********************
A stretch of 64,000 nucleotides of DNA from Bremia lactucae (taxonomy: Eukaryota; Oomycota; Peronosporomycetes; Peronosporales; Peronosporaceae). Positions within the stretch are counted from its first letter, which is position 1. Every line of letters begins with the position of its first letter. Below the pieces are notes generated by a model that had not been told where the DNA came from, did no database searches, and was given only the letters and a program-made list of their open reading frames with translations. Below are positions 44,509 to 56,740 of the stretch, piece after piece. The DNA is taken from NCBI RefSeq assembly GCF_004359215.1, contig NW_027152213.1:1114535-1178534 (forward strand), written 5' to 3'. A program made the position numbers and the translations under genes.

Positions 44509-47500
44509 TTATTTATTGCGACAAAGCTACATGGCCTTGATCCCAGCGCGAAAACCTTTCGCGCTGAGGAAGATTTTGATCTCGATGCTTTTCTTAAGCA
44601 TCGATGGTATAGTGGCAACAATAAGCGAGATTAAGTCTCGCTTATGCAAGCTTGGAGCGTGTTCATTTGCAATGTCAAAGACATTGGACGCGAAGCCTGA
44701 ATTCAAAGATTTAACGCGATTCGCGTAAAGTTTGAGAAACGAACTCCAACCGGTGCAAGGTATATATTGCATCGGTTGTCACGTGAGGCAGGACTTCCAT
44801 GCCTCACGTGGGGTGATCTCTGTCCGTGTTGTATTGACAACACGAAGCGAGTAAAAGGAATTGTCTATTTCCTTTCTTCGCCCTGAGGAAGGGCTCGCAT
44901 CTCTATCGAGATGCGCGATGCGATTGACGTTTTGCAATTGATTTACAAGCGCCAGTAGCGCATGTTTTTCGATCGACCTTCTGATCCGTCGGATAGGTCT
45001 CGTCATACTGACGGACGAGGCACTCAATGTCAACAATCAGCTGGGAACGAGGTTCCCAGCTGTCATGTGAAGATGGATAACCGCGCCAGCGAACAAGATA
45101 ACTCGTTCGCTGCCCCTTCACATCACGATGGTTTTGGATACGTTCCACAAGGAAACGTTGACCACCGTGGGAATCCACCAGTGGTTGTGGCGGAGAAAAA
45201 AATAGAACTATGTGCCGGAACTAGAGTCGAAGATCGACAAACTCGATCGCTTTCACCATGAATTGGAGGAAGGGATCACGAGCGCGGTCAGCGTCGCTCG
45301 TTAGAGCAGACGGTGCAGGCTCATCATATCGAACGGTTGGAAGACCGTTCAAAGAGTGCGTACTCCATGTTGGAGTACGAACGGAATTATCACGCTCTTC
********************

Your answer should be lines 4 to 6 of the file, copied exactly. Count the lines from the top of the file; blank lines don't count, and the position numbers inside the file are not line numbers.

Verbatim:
44601 TCGATGGTATAGTGGCAACAATAAGCGAGATTAAGTCTCGCTTATGCAAGCTTGGAGCGTGTTCATTTGCAATGTCAAAGACATTGGACGCGAAGCCTGA
44701 ATTCAAAGATTTAACGCGATTCGCGTAAAGTTTGAGAAACGAACTCCAACCGGTGCAAGGTATATATTGCATCGGTTGTCACGTGAGGCAGGACTTCCAT
44801 GCCTCACGTGGGGTGATCTCTGTCCGTGTTGTATTGACAACACGAAGCGAGTAAAAGGAATTGTCTATTTCCTTTCTTCGCCCTGAGGAAGGGCTCGCAT